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  • Great Chess Quotes

    June 26, 2020

    Oh, to be able to read Dutch!

    On the New in Chess website, there is a book on chess anecdotes advertised. In English the title is ‘Anecdote Guide for Chess Enthusiasts’:


    Anekdotengids voor Schaakliefhebbers
    By Rob Spaans

    An illustration of the cover shows identically dressed twin ladies in sunglasses watching Browne play Andersson.

    From the introduction:

    Greetings chess lover,

    The two ladies in the audience in this fascinating photo are a striking appearance. You see, the twins, because they have the same haircut, the same glasses and the same clothes. They have installed themselves to be able to follow the games of the chess tournament for a long time. The puzzle books are ready for when the chess players are busy for a long time hatching a move.

    Unfortunately, your guide was unable to find the answer to the obvious question of who the twin ladies are and where their interest in chess comes from, and you cannot read that in this book. What you can read in it are anecdotes about the chess players in the foreground who are engaged in a fierce battle on the 64 fields. You may have recognized them. It is the American Walter Browne with the white pieces and the Swede Ulf Andersson with the black pieces. It looks like they are not distracted by the remarkable duo in the audience and are completely absorbed in their duel.

    In addition to anecdotes about Browne and Andersson, you can also read a lot of other anecdotes in this Anecdotes guide for chess enthusiasts, such as about the mistress of Capablanca, about the cats of Aljechin, about the gun of Euwe, about Fischer who should not have been called Fischer, about the yogurt from Karpov, about a chessboard killer and about a chess piece that was traded for almost a million euros.

    https://www.newinchess.com/anekdoten...aakliefhebbers
    ____________-

    Browne and Andersson played twenty games against each other. The only two in the Netherlands where Browne had the white pieces were:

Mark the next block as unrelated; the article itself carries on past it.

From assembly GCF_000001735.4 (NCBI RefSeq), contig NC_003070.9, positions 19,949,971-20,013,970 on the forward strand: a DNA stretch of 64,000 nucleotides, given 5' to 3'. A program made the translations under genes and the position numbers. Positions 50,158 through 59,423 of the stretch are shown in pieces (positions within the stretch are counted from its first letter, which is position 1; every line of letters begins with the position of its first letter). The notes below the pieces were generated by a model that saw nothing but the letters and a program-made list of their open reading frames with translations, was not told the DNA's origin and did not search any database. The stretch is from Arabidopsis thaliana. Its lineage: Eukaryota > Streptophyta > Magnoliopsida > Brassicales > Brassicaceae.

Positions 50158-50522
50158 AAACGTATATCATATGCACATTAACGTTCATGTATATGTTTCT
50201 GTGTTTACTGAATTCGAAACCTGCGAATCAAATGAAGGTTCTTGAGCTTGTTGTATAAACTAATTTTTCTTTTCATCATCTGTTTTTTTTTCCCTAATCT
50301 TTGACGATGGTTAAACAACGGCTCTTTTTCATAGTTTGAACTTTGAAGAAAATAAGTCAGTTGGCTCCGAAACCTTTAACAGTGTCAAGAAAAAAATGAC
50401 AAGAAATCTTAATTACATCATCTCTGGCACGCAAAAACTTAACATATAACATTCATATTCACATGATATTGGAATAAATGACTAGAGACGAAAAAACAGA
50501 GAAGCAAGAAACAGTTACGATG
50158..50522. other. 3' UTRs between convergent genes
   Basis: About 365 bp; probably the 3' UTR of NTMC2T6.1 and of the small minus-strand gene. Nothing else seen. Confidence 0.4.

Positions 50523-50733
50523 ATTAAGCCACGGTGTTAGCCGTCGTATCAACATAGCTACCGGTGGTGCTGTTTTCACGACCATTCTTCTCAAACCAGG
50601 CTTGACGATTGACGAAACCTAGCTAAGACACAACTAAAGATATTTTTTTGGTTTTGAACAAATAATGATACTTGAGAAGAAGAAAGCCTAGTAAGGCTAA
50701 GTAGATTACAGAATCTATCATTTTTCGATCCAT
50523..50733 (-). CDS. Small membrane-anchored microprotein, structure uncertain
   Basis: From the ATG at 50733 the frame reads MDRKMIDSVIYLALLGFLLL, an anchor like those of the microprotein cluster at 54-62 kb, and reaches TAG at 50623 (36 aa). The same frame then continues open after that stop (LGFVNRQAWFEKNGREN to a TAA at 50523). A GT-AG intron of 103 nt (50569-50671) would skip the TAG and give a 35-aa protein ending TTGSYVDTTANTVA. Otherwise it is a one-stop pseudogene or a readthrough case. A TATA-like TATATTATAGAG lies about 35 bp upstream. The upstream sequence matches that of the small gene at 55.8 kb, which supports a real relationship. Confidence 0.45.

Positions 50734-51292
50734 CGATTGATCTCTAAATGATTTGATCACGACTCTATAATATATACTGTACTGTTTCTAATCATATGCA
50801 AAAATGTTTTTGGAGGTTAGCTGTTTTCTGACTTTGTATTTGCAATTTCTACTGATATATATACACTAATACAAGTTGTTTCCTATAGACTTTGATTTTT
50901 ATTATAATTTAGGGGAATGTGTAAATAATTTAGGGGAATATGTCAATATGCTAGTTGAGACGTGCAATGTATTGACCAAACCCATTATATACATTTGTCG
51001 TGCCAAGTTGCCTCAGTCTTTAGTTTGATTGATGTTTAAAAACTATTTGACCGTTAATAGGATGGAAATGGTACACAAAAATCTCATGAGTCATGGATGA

Browne – Andersson, Hoogovens 1976 0.5-0.5
    Browne – Andersson, Amsterdam IBM 1978 0-1

    Comment


    • Great Chess Quotes

      June 29, 2020

      Oh, to be able to read Dutch! (continued)

      Anekdotengids voor Schaakliefhebbers


      By Rob Spaans

      The third paragraph of the introduction in Dutch reads:

      Behalve anekdotes over Browne en Andersson kunt u ook heel veel andere anekdotes lezen in deze Anekdotengids voor Schaakliefhebbers, zoals over de minnares van Capablanca, over de katers van Aljechin, over het pistool van Euwe, over Fischer die geen Fischer had moeten heten, over de yoghurt van Karpov, over een schaakbordmoordenaar en over een schaakstuk dat voor bijna een miljoen euro werd verhandeld.

      I translated “over de katers van Aljechin” as “about the cats of Alekhine” but had an inkling of the double meaning of “katers”. I wrote to Rob Spaans mentioning this and his reply:

      Concerning "the katers van Aljechin": this is a rather playful description because in Dutch 'katers' can mean male cats but also hangovers. Both were connected with Alekhine of course.
      ___________

      Rob has books, in Dutch, of chess anecdotes and of chess geography. I intend to add both to my collection.

      Anekdotengids voor Schaakhefhebbers (2020)

      and

      Reisgids voor Schaakliefhebbers (2018)

      A description of Reisgids

      Travel guide for chess lovers

      Rob Spaans has put together a Travel Guide for Chess Enthusiasts and invites you to take a journey through our chess cultural heritage.

      In his guide he has described more than a hundred places with many photos where chess and cultural history come together and where possible with a background story. It was a project of many years where many assisted him with advice and action. His book has more than 300 pages.

      One wants to make a distant European trip and the other a short trip in his own country. The guide provides both and takes you through chess villages, churches, museums, cemeteries, castles, restaurants, open-air places and much more.

      Comment


      • Great Chess Quotes

        July 3, 2020

        Cheating Online

        I am against profanity used online, so, this censored quote from Andrey Deviatkin:

        If you use this S*** - https://chess-bot.com/ - during your chess games, you should avoid any interactions with me. Just p*** off.